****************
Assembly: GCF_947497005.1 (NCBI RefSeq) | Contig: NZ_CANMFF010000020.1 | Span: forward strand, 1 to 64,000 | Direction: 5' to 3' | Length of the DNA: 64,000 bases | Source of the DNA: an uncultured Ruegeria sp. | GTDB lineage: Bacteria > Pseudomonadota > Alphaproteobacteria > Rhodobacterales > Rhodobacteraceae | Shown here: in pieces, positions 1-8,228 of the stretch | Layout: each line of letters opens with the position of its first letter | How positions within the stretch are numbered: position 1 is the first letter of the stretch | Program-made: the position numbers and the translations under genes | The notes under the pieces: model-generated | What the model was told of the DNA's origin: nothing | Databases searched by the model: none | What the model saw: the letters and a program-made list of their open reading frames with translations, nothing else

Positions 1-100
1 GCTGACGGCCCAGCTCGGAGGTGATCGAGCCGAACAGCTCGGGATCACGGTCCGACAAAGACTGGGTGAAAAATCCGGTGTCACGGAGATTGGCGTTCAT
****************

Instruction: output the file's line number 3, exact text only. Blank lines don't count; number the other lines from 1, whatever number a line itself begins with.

1 GCTGACGGCCCAGCTCGGAGGTGATCGAGCCGAACAGCTCGGGATCACGGTCCGACAAAGACTGGGTGAAAAATCCGGTGTCACGGAGATTGGCGTTCAT